May on the Farm: in the field!
May is a beautiful time in the field because the leafy greens are all at their finest! This year we planted five different types of specialty kale including Lacinado, Redbor, Ripbor, Wild Garden Kale, and Red Russian Kale. They are beautiful as well as tasty. Here’s the problem: the chefs and market customers have been cooking and eating kale all winter! They seem to be looking for something different. The good news is that the CSA customers seem to love these leafy greens. This week (second week of May), CSA Members got beautiful Red Russian Kale. Yum. Other lovely leafy greens in season include Swiss Chard, Lettuce and Pac Choy. These also are at their best right now.
The blueberries are finished blooming and have lots of tiny fruit. In about a month they will be ready for harvest. At this time of the year, we feed the blueberry bushes weekly with a foliar seaweed extract solution. This keeps them green and growing strong. Good strong foliage is key to photosynthesizing the energy for the fruit to grow. This is not the time to scrimp on plant health in blueberries. Although commercially grown blueberries are often sprayed weekly with insecticides and fungicides, we use no pesticides at all on ours. And I don’t see a lot of problems out there. There are a few spots on the leaves that might be disease, maybe a little Botrytis on the tips of a few shoots, but nothing that is threatening the bushes nor reducing yield. We also wouldn’t dream of using insecticides in May because early in May is when the bees are out pollenating. The last thing any growers should ever do is disrupt bee activity. Although we don’t keep commercial hives on our property, bees are everywhere!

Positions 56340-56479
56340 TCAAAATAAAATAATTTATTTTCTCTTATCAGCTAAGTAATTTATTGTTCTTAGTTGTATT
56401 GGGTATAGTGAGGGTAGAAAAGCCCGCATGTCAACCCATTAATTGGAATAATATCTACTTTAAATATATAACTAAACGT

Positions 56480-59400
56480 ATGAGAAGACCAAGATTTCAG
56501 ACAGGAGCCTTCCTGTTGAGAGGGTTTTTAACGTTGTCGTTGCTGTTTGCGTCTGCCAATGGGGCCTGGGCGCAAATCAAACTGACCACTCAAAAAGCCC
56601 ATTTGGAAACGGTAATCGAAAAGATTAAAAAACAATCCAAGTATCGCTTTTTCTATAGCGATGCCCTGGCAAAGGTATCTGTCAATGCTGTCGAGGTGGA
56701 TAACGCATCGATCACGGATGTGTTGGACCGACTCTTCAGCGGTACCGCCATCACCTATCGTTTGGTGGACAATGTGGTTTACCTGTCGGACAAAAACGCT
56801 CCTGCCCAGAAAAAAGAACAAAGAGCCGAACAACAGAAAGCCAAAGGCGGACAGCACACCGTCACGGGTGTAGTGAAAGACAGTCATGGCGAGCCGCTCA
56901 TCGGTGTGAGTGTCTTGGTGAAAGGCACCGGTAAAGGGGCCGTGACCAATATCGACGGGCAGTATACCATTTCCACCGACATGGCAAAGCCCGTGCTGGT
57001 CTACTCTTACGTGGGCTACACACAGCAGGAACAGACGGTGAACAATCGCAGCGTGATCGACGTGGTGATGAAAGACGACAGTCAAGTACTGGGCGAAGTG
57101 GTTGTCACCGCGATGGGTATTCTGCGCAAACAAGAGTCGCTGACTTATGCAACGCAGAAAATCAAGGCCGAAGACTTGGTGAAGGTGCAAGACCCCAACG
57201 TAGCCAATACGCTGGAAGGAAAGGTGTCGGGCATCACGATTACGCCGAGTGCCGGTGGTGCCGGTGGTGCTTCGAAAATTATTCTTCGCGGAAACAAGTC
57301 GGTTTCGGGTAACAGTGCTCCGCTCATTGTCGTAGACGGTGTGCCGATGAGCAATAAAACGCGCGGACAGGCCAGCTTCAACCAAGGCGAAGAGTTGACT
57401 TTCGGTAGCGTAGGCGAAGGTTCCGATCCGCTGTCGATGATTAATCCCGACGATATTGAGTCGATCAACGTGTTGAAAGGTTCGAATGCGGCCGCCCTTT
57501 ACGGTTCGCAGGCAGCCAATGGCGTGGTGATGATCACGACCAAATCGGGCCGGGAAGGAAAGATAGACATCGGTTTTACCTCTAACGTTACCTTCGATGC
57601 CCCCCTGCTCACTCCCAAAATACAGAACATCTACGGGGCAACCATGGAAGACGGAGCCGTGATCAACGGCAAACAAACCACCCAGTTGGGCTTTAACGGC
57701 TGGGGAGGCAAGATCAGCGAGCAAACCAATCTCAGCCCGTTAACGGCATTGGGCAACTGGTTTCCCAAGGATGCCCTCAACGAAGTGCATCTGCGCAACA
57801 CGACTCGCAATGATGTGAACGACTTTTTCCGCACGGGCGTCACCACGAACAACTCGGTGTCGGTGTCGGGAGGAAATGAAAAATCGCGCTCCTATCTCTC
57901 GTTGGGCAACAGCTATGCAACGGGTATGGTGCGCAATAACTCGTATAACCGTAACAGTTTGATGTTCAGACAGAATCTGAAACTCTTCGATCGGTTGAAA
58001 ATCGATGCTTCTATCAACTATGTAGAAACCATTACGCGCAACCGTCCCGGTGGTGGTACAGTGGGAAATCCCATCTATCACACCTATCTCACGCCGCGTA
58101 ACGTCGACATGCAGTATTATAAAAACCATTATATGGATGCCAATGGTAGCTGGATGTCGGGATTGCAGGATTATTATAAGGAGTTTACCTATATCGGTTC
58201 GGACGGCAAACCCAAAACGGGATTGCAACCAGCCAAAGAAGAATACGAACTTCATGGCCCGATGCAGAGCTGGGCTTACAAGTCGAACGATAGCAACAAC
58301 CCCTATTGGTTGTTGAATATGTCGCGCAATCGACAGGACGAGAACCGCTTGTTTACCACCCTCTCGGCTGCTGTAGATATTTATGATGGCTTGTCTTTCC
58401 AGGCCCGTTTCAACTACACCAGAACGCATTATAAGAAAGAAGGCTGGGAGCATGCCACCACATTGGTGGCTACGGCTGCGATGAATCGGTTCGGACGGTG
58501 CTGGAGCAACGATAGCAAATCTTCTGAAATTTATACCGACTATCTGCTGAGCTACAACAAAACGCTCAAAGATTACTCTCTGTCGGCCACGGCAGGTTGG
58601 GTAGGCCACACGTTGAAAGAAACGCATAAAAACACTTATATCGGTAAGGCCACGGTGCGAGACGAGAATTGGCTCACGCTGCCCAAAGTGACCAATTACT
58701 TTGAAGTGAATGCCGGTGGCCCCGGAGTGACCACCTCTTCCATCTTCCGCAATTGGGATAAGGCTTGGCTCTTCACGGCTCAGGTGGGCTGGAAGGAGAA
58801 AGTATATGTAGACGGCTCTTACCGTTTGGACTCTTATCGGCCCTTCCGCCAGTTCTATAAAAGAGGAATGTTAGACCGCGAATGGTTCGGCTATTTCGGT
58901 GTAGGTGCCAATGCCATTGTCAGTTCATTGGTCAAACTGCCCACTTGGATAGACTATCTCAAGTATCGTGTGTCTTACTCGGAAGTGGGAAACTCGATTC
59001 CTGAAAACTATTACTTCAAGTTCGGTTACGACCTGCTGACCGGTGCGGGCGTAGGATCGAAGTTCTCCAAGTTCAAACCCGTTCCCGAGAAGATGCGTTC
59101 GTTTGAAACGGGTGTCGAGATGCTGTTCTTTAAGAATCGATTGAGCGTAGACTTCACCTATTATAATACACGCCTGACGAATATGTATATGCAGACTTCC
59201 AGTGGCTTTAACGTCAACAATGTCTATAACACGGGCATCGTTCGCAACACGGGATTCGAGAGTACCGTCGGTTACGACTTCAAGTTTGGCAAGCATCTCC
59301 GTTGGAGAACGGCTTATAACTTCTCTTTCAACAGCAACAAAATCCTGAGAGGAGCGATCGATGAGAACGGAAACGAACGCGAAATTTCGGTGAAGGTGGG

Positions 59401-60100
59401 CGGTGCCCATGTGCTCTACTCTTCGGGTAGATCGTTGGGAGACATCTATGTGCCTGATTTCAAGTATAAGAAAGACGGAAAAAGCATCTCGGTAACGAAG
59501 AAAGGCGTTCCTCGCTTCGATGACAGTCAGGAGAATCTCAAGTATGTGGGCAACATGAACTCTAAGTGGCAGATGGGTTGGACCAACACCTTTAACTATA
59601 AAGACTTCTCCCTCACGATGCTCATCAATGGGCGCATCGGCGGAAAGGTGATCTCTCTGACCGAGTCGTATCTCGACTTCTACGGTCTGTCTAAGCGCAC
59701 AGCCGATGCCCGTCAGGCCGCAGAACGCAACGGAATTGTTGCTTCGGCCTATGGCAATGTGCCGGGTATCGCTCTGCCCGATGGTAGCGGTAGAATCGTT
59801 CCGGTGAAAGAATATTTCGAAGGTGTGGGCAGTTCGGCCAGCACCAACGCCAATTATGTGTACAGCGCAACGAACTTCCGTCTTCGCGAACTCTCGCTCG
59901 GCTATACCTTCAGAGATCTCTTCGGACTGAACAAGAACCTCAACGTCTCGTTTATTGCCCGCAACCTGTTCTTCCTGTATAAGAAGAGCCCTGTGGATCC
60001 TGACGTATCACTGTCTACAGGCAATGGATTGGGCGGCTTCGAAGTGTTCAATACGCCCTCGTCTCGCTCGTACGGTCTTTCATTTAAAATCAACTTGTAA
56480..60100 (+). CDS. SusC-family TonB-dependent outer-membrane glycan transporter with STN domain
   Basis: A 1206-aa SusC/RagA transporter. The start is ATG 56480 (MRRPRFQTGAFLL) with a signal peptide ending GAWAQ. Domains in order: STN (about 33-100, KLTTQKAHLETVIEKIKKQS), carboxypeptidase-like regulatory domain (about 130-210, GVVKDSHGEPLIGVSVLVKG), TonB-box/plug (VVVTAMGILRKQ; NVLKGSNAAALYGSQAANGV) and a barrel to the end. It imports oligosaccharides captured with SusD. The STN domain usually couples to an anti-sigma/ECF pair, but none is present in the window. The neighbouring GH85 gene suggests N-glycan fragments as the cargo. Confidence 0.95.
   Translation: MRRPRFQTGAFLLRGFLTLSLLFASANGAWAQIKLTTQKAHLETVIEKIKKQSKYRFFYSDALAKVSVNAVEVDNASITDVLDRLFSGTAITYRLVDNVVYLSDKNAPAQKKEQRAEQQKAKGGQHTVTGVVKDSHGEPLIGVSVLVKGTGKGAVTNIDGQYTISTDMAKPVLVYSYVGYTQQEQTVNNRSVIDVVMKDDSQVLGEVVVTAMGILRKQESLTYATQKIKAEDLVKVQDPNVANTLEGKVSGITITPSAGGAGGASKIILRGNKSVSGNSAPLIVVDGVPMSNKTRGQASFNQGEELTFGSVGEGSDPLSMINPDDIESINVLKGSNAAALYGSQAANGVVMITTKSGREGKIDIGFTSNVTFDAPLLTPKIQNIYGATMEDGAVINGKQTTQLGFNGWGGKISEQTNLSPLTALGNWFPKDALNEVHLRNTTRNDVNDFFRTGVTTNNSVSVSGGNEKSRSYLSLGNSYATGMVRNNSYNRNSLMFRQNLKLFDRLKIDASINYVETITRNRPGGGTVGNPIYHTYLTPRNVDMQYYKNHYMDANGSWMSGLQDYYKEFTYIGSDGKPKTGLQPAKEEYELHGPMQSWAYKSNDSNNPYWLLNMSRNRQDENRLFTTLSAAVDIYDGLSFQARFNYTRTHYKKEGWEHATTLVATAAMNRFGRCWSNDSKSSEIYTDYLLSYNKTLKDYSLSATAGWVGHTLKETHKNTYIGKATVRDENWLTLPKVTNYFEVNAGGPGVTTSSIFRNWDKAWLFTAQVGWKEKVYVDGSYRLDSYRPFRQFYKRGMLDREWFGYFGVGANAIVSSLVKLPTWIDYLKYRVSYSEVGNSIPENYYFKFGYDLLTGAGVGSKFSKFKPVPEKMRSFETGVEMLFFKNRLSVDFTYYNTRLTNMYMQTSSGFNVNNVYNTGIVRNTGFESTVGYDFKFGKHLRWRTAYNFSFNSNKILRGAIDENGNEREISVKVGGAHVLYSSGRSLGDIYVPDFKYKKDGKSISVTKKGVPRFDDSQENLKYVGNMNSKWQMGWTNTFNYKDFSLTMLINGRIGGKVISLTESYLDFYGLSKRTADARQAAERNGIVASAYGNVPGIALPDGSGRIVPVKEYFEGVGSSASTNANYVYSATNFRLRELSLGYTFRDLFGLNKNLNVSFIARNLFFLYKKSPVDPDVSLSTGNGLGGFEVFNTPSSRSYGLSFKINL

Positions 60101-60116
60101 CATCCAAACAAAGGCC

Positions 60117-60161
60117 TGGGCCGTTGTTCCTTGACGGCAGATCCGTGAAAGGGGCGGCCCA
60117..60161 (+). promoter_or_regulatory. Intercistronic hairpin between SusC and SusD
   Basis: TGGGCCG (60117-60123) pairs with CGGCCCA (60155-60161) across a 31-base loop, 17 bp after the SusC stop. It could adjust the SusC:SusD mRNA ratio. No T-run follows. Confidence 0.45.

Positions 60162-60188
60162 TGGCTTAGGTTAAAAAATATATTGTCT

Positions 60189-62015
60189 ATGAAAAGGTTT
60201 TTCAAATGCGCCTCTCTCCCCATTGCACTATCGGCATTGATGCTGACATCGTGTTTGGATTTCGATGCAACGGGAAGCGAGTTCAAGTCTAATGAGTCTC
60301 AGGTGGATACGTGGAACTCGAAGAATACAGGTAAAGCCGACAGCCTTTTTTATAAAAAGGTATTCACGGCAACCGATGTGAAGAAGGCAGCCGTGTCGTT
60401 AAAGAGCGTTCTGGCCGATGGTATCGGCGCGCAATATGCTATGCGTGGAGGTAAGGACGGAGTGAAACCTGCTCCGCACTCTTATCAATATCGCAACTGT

This May was typical of spring in the south. We had nice cool spring days, and then we had a week of temperatures near 90! Leafy greens do not like these high temperatures. The problem is that they just now came into their own, so we can’t give up on them. We need to keep them growing well at least a month or two more until the summer crops come into season. The solution is water. These leafy crops can deal with heat if they have regular water. So, that is what we do: water every other day during extreme heat. Lettuce also is sensitive to heat. When temperatures go up, lettuce will bolt and the taste quality will decline. The solution is to keep it cool with water, but even that doesn’t always work. We have a specific garden we plant lettuce in when it is hot. It gets full afternoon shade. This can extend the season for lettuce by a month or so. This is important because lettuce is a crop people like all year long, and summer lettuce is in high demand.
In another post, we promised an updated picture of the baby chicks, so here you go! Our little peepers are growing fast!
Dinner reminder: In case you missed it before, here is the link to sign up for the Farm to Fork Dinner, here on our Farm, Saturday, June 14, 2014.
Farm to Fork Dinner with Chef Craig Barbour
June 14th at 6:30pm, at Bells Best Berries Farm
And here is a link to our last Spring Farm to Fork Dinner if you want to see pictures and get an idea of what the evening will be like!
We look forward to seeing many of you here on June 14!
Eat your veggies,